Writing 101 Challenge #6: Nkogo

I work in a remote part of Kenya, in a public primary school in a small village called Oloirien, Kajiado County. It’s about 55 kilometers south of the capital Nairobi and in the heart of Maasai land. If you don’t have a clue as to who the Maasai are, I can’t help you from under that rock. They are world-renowned. I have to say I was quite excited to finally get out of Nairobi and dive into a world unknown early last year. And it hasn’t been one bit disappointing. Well except that I sometimes have to walk for more than an hour as the school is about 10 kilometers from the nearest road.

I love my job! I get to teach computer skills to young kids who would have otherwise not had the opportunity. In fact our main goal as an organization is to teach the kids programming which we already began this year. You can find more about the organization here.

Another thing I love is how teachers are highly regarded in this part of the world. And even though I am not one by profession, it feels awesome when someone recognizes your work and last week was one such time.

She kind of came out of nowhere really. For an old lady she really moves fast.

“Kijana!” she shouted.

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It means a young person in Swahili. I turned to see who would dare call me kijana. I mean, they can see my beard can’t they? I had to quickly soften my stance because I realized she was a ‘Nkogo’ (Will have to verify the spelling) or grandmother in Maasai. I turned and she was staring at me. She removed a stick (read toothbrush) from her mouth readying for a conversation. She had a mobile phone in her right hand. Her left hand was behind her back for support.

“Haina uhai!” she shouted, indicating the phone. “Weka uhai”.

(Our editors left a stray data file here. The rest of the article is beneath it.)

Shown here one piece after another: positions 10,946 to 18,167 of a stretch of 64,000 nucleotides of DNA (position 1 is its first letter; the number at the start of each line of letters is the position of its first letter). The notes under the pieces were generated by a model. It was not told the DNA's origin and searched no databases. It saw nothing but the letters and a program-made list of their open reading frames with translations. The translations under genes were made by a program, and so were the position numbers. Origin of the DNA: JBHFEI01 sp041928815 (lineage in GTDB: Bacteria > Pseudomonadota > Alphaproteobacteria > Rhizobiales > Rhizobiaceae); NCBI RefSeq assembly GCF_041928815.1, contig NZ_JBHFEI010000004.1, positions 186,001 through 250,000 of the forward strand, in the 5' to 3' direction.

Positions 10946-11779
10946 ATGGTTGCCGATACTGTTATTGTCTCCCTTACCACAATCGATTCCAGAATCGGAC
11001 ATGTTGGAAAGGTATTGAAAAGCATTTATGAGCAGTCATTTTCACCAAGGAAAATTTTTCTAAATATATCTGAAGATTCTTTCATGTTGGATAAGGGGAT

If you directly translate, she basically said that her phone has no life and that I should give it life. What she meant was that her phone needed to be charged. I should have Lol’d right there and then. But she had this gigantic smile. I felt as if it would be a privilege to help her out. As I reached out to take the phone, she grabbed my hand, shook it and repeated to put life into it. Then she was off. Of course by this time, I had one of those gigantic smiles myself. There was something warm about her. And just as she appeared out of nowhere, she disappeared just the same into the nearby bushes.

She came back about an hour later. This time I saw her coming. From a distance I could see her beaded jewelery, the iconic red and white stripped ‘shukas’ and rubber sandals. Unsurprisingly, she was still wearing her smile. She didn’t have a single strand of hair on her head. And if it had, you could tell they would be white as cotton.

“Iko sawa?” (is it ok?), she asked. I didn’t answer. She was still some distance away.

She came closer and went straight for my arm. You could tell from the grip that she had toiled all her life. They were hard as rock. The visible veins on her hands gave her away too. I started to explain that I hadn’t done what she asked, the smile disappeared. Now she looked much older. She told me that she knew why. There was a problem with her battery and it needed to be set in a particular way for it to charge.

Then her smile returned.

“Asante kijana! Mungu akubariki. Kazi nzuri mnafanya. Hata kwa mtoto wangu Naserian. Taleta simu kesho!” (Thank you. God bless you. You are doing a good job. Even for my child Naserian. I will bring the phone tomorrow.) She said while shaking my hand. Then she went on her way.

This lady made my day.

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